Published: Jan 1985
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Although the purpose of an alpine ski binding is to retain the ski during controlled maneuvers and recovery and to release the skier from the ski during situations that may lead to injury to the lower leg, most research has been conducted on the release side of the coin. A recent study related the minimum retention characteristics of alpine ski bindings in the twist release mode to skier mass, but did not address the problem of retention criteria for forward lean. Another study demonstrated that the load on the heelpiece in forward lean varies greatly among individuals and is probably related to skiing style more than to any other single factor. Several researchers have proposed that the criteria for retention in the forward lean release mode should be completely independent of the criteria for release in the twist release mode. Other studies have noted the special problems of some skiers, particularly competitors, in obtaining adequate retention characteristics even at release settings well above those thought to produce injury. In an attempt to understand this problem better, a study was made of the retention characteristics of modern bindings during actual skiing. It was discovered that specific maneuvers could be executed which would initiate release in forward lean while the skier was still in control, even at release settings well above those thought to be potentially injurious. Although these maneuvers are of no apparent practical value in either recovery or controlled maneuvers, they are possible and, in the opinion of the authors, may be the cause of inadvertent release, particularly for aggressive skiers. The authors theorize that retention problems in forward lean may not be caused only by the release setting or the design of the release mechanism, but by the way loads are sensed by existing release/retention systems. All bindings currently in use measure only a single force on the rear ledge of the ski boot. The authors propose that this force is not a good indication of the bending moment on the lower leg. Although this principle can be demonstrated by existing test methods, such tests were designed principally to detect situations in which the leg would experience a greater bending moment than that indicated by the vertical force sensed by the heelpiece. The problem described by the authors is that the leg can experience moments well below that indicated at the heelpiece in certain maneuvers. The problem described by the authors is that the leg can experience moments well below that indicated at the heelpiece in certain maneuvers. In this study, photographs of maneuvers that can produce inadvertent release at release settings well above those currently recommended were analyzed, and a model was created to explain the loads on the ski, binding, boot, and leg. Laboratory tests were performed using standard test methods to demonstrate their inadequacy in detecting the phenomenon. A new method that demonstrates the problem in the laboratory is proposed. Proposals are also made for the design of future bindings, which would integrate completely the functions of boot and binding and thereby sense directly the bending moment on the lower leg.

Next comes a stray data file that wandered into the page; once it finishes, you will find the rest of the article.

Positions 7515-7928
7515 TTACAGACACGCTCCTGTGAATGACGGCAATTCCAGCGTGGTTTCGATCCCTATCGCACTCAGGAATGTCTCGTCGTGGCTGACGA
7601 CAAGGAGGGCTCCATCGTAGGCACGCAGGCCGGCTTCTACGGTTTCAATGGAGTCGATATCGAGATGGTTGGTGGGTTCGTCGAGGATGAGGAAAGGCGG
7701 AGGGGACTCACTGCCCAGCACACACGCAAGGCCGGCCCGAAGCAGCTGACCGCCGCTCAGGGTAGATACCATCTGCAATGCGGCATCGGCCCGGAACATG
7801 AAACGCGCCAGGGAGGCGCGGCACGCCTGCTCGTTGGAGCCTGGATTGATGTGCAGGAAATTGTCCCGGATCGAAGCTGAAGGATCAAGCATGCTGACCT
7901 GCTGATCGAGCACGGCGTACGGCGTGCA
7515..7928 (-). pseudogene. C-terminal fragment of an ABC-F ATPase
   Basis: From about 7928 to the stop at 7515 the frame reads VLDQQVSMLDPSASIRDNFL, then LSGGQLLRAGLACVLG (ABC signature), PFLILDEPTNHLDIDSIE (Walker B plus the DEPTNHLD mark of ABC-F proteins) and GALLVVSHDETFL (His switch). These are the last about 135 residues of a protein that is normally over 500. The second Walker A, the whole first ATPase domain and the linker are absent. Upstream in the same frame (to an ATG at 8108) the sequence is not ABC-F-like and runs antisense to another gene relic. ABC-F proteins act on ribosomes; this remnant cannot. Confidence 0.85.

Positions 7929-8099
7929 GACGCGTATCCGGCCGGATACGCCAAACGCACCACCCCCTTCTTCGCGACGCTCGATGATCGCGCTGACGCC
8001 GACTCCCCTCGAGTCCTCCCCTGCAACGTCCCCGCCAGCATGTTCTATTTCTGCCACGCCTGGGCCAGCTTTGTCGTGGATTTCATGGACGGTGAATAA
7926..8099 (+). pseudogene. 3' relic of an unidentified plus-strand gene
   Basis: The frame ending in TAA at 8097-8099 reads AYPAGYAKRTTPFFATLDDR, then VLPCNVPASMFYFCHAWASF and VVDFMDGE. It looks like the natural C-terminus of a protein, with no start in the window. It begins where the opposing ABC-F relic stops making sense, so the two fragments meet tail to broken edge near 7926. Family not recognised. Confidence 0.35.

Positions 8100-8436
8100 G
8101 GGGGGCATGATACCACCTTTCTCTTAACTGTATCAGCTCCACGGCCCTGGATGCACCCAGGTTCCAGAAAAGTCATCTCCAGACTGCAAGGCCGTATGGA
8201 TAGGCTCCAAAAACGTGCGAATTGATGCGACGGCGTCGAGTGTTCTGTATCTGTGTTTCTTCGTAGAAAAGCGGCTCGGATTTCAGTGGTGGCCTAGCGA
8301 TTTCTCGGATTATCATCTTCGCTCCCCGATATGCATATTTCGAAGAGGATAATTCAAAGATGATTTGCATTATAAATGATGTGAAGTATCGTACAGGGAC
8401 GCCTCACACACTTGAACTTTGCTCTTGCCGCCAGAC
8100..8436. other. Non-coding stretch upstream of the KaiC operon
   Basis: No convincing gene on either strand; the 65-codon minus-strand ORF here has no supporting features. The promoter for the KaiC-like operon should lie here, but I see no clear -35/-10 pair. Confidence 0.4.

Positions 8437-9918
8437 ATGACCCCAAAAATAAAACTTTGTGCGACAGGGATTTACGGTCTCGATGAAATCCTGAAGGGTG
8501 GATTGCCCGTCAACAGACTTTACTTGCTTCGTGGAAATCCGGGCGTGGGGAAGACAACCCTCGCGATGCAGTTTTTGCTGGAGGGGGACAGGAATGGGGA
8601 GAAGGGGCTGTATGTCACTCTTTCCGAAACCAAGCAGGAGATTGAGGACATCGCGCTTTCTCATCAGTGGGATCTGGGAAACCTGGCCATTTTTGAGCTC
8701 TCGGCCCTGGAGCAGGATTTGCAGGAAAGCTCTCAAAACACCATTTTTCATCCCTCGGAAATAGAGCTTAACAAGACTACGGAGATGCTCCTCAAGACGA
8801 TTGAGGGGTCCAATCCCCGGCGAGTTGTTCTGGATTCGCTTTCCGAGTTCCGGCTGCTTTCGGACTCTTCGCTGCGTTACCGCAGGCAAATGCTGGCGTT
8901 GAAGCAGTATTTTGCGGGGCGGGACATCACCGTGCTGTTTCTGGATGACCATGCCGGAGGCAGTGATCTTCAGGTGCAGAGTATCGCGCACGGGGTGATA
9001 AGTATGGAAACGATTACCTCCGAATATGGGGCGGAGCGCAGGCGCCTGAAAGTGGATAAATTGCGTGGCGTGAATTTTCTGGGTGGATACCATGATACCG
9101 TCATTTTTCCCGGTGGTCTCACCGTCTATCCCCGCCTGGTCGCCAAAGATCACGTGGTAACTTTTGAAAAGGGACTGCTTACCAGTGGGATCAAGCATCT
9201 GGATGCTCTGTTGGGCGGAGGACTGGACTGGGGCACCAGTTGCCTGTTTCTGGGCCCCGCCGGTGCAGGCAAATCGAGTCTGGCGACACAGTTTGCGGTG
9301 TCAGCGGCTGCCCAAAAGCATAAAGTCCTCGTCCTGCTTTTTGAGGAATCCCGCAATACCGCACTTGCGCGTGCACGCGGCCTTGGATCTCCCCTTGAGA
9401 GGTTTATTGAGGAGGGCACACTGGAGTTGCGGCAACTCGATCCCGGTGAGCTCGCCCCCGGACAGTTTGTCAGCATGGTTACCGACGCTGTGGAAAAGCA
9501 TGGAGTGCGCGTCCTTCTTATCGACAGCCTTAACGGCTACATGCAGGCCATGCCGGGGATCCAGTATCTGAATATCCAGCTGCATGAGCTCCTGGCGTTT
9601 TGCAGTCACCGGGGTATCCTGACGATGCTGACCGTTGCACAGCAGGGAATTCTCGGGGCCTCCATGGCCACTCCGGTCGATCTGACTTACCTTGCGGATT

skiing safety, skiing trauma, bindings, binding release settings, binding retention
Brown, Christopher A.
Postdoctoral student, Ecole Polytechnique, Lausanne,
Ettlinger, Carl F.
President, Vermont Ski Safety Equipment Corp., Underhill, VT